* Larger shops, hairdressers can open from May 1
* Govt says process will be slowed or stopped if cases spike
Austria will allow bars, restaurants and churches to reopen on May 15 in a further loosening of its coronavirus lockdown provided infections do not surge again, Chancellor Sebastian Kurz said on Tuesday.
The country acted early in its outbreak to close restaurants, bars, theatres, non-essential shops and other gathering places more than a month ago. It has told the public to stay at home and work from there if possible.
It has also been among the first to loosen its lockdown, allowing DIY stores, garden centres and shops of less than 400 square metres - roughly twice the area of a singles tennis court - to reopen a week ago. Shopping centres, larger shops, hairdressers and other service providers will follow from May 1.
"The (new infection) numbers are developing very well, the numbers are going down, we are one of the best countries internationally and we are on the right track," Kurz told a news conference.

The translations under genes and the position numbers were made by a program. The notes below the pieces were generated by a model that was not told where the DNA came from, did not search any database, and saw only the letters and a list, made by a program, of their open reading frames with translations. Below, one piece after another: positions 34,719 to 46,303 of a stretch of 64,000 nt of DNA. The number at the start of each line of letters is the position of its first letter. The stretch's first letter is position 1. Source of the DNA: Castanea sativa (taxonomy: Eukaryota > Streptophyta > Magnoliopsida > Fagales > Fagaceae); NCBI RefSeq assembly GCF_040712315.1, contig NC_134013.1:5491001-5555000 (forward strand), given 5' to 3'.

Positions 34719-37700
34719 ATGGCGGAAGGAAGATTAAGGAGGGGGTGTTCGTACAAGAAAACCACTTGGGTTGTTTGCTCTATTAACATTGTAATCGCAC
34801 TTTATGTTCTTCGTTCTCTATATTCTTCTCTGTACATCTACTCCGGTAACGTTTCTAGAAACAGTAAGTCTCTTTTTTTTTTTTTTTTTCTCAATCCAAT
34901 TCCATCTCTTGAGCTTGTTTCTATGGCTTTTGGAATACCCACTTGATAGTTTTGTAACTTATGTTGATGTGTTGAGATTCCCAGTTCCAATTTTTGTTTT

Austria has reported 491 deaths so far, fewer than some larger countries have suffered daily. Its confirmed infections are increasing by less than 2% daily.
"We are going faster here than other countries towards something like a new normality," Kurz said.
Restaurants, cafes and bars will be allowed to reopen from May 15 and stay open until 11 p.m. Religious services can resume from the same day, a Friday.
Shops must limit the number of customers they let in, and shoppers must cover their mouth and nose with a mask or fabric. Kurz said wearing a face mask would be part of the "new normality". It is already required on public transport.
City centres have stayed quiet, but trade has been brisk at DIY and garden centres as a self-confining public seeks to occupy itself.
Secondary schools are due to reopen for school leavers in early May. Kurz said that for other years schools would reopen in an unspecified step-by-step process beginning on May 15.
The main phases in Austria's loosening of its lockdown are spaced about two weeks apart, which the government has said is so it can assess whether each step has accelerated infections and hospitalisations. Should they surge, the government has said it could slow or even undo steps in its plan.
"We must observe the numbers because we do not yet know what effect Easter had, because we do not yet know what came of the opening of smaller shops," Kurz said, explaining why a decision on whether to extend the general lockdown beyond April 30 will be announced next week.
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